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Carpenter dies after falling 16 feet from roof - North Carolina, March 7, 1995.

Morgantown, WV: U.S. Department of Health and Human Services, Public Health Service, Centers for Disease Control and Prevention, National Institute for Occupational Safety and Health, FACE 95-09, 1995 May; :1-7
This report concerned the death of a 46 year old male carpenter who fell 16 feet from a roof onto a concrete porch floor. The employer was a company that manufactured prefabricated structures. The victim was part of a five man crew working on a prefabricated church. At the time of the accident the crew was applying roofing felt to the plywood sheeting on the pitched gable roof of the church. The victim walked backward on the roof, unrolling the felt about 8 feet at a time as the wind was gusting. Facing the victim, about 8 feet away was a worker who was temporarily nailing down the felt. A short distance behind that second worker, two crew members were permanently nailing the felt to the roof. The foreman was also on the roof observing. None of the workers wore any fall protection. The minister called the foreman from the roof to discuss the color of the shingles. The victim approached the edge of the roof, lost his balance, and fell backward, striking first a temporary brace on the skeletal framework of the church's front porch 6 feet below the edge of the roof, and then falling an additional 10 feet to the concrete porch floor, striking his head. He was pronounced dead on the scene; the cause of death was skull fracture. Recommendations were made that appropriate fall protection equipment be used when there is a danger of falling, that a written safety program be developed, that scheduled and unscheduled workplace safety inspections be carried out, and that workers be encouraged to actively participate in workplace safety.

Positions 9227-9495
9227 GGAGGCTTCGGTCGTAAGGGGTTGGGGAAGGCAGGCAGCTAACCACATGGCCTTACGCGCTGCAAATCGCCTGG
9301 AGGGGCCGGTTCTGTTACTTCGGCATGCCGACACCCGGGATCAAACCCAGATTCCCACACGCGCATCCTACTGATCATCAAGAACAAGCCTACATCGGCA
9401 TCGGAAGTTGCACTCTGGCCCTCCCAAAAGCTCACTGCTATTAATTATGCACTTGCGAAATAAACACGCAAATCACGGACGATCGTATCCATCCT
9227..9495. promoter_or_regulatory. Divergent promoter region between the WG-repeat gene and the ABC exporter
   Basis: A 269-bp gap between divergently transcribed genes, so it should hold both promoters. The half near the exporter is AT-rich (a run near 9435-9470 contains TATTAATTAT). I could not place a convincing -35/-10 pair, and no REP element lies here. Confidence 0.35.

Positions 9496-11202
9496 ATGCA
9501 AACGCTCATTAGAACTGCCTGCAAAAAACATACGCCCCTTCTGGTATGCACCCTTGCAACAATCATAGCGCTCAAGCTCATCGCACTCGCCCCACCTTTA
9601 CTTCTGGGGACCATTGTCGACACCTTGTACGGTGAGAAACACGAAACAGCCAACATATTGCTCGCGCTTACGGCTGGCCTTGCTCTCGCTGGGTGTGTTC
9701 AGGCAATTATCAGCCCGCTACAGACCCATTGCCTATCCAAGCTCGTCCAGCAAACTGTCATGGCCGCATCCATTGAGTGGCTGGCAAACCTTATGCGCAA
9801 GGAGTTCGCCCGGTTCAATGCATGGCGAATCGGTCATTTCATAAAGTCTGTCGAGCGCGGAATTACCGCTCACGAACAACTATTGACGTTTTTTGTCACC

NIOSH-Author; Region-4; FACE-95-09; Accident-analysis; Construction-workers; Roofing-industry; Accident-prevention; Safety-research; Traumatic-injuries; Head-injuries; Construction-Search
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Field Studies; Fatality Assessment and Control Evaluation
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National Institute for Occupational Safety and Health
Page last reviewed: September 2, 2020
Content source: National Institute for Occupational Safety and Health Education and Information Division